25.07.2017 | Rudolf-Virchow-Zentrum für Experimentelle Biomedizin der Universität Würzburg

nachricht Fungi that evolved to eat wood offer new biomass conversion tool
25.07.2017 | University of Massachusetts at Amherst

All articles from Life Sciences >>>

The most recent press releases about innovation >>>

Die letzten 5 Focus-News des innovations-reports im Überblick:

Im Focus: Carbon Nanotubes Turn Electrical Current into Light-emitting Quasi-particles

Strong light-matter coupling in these semiconducting tubes may hold the key to electrically pumped lasers

Light-matter quasi-particles can be generated electrically in semiconducting carbon nanotubes. Material scientists and physicists from Heidelberg University...

Im Focus: Flexible proximity sensor creates smart surfaces

Fraunhofer IPA has developed a proximity sensor made from silicone and carbon nanotubes (CNT) which detects objects and determines their position. The materials and printing process used mean that the sensor is extremely flexible, economical and can be used for large surfaces. Industry and research partners can use and further develop this innovation straight away.

At first glance, the proximity sensor appears to be nothing special: a thin, elastic layer of silicone onto which black square surfaces are printed, but these...

Im Focus: 3-D scanning with water

3-D shape acquisition using water displacement as the shape sensor for the reconstruction of complex objects

A global team of computer scientists and engineers have developed an innovative technique that more completely reconstructs challenging 3D objects. An ancient...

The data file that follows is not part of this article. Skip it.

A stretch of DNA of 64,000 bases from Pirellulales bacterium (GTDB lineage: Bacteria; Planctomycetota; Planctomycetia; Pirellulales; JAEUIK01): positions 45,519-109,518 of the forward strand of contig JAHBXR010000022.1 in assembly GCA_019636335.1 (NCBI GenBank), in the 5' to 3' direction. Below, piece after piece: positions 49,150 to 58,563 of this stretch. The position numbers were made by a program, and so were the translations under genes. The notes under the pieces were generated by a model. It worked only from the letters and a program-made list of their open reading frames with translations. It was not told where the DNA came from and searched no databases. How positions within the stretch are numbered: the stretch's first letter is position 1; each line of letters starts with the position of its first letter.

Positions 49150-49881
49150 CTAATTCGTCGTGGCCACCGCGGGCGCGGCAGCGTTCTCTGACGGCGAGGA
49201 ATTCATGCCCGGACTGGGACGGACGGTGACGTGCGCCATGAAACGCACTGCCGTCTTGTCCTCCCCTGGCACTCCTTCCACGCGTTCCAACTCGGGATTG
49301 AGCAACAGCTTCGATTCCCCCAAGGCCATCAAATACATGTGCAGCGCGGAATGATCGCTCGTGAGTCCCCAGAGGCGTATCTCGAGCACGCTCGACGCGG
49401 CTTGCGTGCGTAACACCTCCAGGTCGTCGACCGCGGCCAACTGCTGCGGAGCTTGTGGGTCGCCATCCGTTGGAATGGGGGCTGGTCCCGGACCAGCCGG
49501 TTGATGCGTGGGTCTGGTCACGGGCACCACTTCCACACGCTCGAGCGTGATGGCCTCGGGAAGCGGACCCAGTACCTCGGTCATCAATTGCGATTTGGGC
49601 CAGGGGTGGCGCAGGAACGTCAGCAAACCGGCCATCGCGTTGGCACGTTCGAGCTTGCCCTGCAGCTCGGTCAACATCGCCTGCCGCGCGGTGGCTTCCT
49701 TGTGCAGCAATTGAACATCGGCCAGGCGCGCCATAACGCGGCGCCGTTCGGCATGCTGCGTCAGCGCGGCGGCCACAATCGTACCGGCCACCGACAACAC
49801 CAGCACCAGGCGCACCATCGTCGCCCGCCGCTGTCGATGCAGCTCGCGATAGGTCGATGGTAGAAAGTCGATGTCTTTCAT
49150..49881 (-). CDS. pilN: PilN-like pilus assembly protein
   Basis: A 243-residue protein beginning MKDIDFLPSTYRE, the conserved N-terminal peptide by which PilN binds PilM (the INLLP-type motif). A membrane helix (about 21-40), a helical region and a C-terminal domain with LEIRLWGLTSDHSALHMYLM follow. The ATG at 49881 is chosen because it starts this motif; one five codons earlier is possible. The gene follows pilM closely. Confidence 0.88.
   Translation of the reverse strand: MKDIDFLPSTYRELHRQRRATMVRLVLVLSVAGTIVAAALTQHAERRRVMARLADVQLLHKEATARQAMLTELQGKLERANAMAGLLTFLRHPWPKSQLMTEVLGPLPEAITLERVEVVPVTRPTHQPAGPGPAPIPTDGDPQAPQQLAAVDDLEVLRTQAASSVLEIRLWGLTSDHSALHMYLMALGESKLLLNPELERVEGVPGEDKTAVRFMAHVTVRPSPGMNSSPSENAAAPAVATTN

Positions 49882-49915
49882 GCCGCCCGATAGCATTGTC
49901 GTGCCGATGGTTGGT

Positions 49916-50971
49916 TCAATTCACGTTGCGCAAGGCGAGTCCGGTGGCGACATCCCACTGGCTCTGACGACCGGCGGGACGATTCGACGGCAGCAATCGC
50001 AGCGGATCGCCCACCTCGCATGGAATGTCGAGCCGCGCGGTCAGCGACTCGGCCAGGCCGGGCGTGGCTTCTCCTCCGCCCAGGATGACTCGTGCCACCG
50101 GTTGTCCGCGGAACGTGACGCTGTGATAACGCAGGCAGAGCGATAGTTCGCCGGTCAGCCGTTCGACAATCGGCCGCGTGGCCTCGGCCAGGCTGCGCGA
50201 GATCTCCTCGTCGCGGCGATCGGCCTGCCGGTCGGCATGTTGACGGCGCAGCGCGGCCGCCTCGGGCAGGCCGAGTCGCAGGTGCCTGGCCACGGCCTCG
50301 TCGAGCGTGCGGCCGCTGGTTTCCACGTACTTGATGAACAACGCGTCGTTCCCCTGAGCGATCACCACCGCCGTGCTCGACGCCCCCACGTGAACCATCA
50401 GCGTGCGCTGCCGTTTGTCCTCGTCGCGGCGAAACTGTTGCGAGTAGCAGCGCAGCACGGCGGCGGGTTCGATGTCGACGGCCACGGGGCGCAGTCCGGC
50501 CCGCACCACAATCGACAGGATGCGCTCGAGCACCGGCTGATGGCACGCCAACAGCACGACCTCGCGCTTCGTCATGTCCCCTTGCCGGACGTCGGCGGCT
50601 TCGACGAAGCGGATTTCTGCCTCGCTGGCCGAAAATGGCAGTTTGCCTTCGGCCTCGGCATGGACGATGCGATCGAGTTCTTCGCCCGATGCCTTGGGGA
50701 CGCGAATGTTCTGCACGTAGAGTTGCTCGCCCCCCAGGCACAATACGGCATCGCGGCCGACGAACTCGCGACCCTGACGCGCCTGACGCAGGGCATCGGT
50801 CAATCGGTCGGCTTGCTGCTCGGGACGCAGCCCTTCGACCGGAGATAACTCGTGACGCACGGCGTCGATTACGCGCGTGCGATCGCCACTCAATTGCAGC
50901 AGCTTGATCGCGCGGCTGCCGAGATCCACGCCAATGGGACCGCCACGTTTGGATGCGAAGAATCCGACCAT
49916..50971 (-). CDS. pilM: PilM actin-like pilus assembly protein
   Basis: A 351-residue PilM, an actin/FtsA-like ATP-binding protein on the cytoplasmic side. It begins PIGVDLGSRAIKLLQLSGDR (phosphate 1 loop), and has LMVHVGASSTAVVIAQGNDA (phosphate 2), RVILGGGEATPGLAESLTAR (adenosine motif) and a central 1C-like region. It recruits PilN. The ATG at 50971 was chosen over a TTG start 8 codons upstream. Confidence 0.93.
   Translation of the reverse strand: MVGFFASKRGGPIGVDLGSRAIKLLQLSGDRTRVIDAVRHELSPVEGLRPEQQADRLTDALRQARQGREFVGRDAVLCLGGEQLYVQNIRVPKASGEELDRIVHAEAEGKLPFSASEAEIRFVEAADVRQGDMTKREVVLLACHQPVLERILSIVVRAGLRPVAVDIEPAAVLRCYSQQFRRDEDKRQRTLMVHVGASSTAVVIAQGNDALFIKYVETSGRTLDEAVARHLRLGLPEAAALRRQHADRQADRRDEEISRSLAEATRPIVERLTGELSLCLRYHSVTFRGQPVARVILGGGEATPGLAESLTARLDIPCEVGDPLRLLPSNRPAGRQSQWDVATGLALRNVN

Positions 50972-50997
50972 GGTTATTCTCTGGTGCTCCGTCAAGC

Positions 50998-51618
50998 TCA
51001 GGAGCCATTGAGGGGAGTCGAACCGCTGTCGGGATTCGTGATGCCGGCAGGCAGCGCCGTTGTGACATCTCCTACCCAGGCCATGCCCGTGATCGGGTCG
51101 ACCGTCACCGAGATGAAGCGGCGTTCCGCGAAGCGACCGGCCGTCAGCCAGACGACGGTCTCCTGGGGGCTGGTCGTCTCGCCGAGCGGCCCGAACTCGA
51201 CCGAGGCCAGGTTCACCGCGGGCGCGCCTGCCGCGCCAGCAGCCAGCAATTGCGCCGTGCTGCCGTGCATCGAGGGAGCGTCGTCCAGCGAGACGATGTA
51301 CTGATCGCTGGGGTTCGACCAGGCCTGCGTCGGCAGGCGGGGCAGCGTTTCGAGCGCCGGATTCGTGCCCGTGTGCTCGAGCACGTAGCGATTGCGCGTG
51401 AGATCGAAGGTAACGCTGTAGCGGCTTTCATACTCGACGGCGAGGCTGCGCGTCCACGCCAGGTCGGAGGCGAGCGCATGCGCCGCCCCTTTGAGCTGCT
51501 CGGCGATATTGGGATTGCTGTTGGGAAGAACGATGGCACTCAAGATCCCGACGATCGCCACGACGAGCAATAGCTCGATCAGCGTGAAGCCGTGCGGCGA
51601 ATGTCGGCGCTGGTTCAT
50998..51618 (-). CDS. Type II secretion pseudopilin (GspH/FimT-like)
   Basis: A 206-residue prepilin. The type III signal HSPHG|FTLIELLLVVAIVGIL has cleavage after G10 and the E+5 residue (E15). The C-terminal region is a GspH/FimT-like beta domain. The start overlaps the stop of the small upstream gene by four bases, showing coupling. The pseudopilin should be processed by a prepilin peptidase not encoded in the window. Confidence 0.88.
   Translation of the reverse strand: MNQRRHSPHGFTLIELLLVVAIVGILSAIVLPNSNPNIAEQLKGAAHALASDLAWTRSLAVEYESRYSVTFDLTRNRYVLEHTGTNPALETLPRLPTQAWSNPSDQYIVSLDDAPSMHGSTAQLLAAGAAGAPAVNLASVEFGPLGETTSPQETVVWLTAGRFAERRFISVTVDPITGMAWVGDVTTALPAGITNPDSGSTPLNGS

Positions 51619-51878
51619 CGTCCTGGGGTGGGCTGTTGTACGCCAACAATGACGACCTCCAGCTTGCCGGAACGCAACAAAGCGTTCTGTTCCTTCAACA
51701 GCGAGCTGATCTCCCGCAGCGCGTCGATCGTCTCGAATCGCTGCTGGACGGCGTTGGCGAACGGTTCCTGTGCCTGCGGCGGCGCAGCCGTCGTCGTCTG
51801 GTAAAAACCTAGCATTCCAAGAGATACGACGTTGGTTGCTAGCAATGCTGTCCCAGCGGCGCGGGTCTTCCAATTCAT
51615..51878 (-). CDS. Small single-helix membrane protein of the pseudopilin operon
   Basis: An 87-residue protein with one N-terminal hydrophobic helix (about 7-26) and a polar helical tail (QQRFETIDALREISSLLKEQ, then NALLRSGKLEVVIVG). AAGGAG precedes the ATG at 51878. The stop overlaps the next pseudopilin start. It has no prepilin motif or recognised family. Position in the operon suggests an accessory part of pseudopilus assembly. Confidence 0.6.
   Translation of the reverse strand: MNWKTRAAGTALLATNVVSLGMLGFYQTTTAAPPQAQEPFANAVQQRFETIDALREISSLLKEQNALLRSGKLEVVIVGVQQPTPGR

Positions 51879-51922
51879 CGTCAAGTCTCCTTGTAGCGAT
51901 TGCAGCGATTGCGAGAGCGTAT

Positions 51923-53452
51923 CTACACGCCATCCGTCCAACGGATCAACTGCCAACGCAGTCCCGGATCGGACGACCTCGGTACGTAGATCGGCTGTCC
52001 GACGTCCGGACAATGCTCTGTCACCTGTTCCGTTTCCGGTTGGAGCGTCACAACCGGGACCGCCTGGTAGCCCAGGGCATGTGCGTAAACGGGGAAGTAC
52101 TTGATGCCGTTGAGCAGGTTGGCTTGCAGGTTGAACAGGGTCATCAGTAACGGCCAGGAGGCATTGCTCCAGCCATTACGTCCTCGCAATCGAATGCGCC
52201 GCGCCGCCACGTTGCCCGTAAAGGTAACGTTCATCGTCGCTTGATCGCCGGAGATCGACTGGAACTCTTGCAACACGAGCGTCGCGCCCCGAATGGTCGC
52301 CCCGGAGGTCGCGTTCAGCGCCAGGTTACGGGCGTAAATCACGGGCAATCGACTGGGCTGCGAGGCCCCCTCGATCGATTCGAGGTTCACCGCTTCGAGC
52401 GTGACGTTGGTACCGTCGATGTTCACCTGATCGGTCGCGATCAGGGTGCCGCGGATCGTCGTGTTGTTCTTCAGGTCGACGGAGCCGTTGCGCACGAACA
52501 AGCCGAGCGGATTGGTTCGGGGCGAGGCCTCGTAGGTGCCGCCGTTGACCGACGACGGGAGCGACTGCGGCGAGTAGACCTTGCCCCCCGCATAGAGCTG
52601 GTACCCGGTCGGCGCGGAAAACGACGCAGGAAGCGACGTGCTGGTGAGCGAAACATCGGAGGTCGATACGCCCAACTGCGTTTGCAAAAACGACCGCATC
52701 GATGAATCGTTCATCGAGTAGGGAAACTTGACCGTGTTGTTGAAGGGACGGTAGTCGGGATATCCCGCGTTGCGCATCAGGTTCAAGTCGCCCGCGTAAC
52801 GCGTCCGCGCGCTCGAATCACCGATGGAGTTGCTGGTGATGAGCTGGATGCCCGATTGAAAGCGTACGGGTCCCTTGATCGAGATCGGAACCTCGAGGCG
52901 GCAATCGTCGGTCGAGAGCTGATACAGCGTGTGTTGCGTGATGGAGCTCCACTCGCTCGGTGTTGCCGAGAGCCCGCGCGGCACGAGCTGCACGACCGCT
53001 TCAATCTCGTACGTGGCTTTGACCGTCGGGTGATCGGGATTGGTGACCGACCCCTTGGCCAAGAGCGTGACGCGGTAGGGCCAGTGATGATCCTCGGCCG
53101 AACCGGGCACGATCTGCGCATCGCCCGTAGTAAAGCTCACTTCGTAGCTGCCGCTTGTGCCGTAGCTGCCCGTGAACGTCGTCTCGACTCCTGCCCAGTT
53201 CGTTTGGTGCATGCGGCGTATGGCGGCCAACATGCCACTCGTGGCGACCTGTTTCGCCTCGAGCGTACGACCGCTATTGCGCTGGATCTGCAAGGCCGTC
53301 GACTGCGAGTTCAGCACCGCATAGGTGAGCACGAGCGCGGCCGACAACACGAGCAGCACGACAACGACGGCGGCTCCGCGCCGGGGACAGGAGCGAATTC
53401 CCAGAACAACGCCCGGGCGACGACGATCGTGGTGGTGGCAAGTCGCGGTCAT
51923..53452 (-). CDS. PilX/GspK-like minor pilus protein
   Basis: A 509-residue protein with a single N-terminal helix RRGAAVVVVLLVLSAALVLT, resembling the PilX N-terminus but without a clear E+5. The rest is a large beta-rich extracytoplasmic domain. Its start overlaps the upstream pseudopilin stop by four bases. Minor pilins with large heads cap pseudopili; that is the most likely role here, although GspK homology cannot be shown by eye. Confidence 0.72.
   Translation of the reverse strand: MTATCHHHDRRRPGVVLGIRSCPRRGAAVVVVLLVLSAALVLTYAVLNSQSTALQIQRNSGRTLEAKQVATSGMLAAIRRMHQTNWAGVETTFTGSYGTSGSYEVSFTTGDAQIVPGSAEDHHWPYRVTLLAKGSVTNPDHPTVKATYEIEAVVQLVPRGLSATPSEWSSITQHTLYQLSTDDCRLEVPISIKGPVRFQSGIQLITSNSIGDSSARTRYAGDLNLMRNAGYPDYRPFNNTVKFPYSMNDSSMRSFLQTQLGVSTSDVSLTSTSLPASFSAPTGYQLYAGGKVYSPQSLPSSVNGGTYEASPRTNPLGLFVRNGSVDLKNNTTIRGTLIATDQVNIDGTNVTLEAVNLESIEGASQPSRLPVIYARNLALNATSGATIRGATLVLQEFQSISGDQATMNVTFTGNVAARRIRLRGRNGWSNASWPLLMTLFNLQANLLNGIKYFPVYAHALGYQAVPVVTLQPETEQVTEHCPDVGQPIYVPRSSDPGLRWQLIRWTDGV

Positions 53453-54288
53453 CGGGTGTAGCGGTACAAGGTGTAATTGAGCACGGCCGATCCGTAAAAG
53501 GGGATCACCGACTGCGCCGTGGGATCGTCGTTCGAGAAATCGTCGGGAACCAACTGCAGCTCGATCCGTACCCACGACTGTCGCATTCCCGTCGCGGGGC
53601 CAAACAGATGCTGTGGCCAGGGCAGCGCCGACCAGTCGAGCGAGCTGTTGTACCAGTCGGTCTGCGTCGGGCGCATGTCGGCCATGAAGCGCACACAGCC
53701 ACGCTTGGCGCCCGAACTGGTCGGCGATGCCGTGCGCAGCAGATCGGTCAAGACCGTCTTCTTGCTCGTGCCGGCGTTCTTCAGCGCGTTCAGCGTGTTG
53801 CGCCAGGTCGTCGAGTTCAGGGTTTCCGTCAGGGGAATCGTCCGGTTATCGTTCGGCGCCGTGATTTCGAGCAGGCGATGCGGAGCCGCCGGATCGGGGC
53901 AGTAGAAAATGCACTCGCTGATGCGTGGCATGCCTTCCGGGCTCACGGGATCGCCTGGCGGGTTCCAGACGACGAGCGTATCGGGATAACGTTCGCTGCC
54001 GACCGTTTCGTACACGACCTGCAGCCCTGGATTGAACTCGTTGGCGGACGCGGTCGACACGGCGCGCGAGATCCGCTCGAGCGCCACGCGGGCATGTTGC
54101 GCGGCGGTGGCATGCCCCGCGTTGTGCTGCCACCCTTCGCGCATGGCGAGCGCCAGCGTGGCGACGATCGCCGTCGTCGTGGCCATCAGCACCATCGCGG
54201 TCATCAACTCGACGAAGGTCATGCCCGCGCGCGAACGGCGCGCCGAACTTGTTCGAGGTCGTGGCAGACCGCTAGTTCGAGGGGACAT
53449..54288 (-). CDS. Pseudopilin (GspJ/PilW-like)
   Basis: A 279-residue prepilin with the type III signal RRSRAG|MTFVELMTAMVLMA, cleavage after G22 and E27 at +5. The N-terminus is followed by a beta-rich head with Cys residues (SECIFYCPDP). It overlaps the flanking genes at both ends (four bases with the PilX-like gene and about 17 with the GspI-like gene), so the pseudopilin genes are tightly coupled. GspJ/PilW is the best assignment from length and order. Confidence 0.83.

Im Focus: Manipulating Electron Spins Without Loss of Information

Physicists have developed a new technique that uses electrical voltages to control the electron spin on a chip. The newly-developed method provides protection from spin decay, meaning that the contained information can be maintained and transmitted over comparatively large distances, as has been demonstrated by a team from the University of Basel’s Department of Physics and the Swiss Nanoscience Institute. The results have been published in Physical Review X.

For several years, researchers have been trying to use the spin of an electron to store and transmit information. The spin of each electron is always coupled...

Im Focus: The proton precisely weighted

What is the mass of a proton? Scientists from Germany and Japan successfully did an important step towards the most exact knowledge of this fundamental constant. By means of precision measurements on a single proton, they could improve the precision by a factor of three and also correct the existing value.

To determine the mass of a single proton still more accurate – a group of physicists led by Klaus Blaum and Sven Sturm of the Max Planck Institute for Nuclear...

All Focus news of the innovation-report >>>

Anzeige

Anzeige

Event News

Closing the Sustainability Circle: Protection of Food with Biobased Materials

21.07.2017 | Event News

»We are bringing Additive Manufacturing to SMEs«

19.07.2017 | Event News

The technology with a feel for feelings

12.07.2017 | Event News

 
Latest News

NASA mission surfs through waves in space to understand space weather

25.07.2017 | Physics and Astronomy

Strength of tectonic plates may explain shape of the Tibetan Plateau, study finds

25.07.2017 | Earth Sciences

The dense vessel network regulates formation of thrombocytes in the bone marrow

25.07.2017 | Life Sciences

VideoLinks
B2B-VideoLinks
More VideoLinks >>>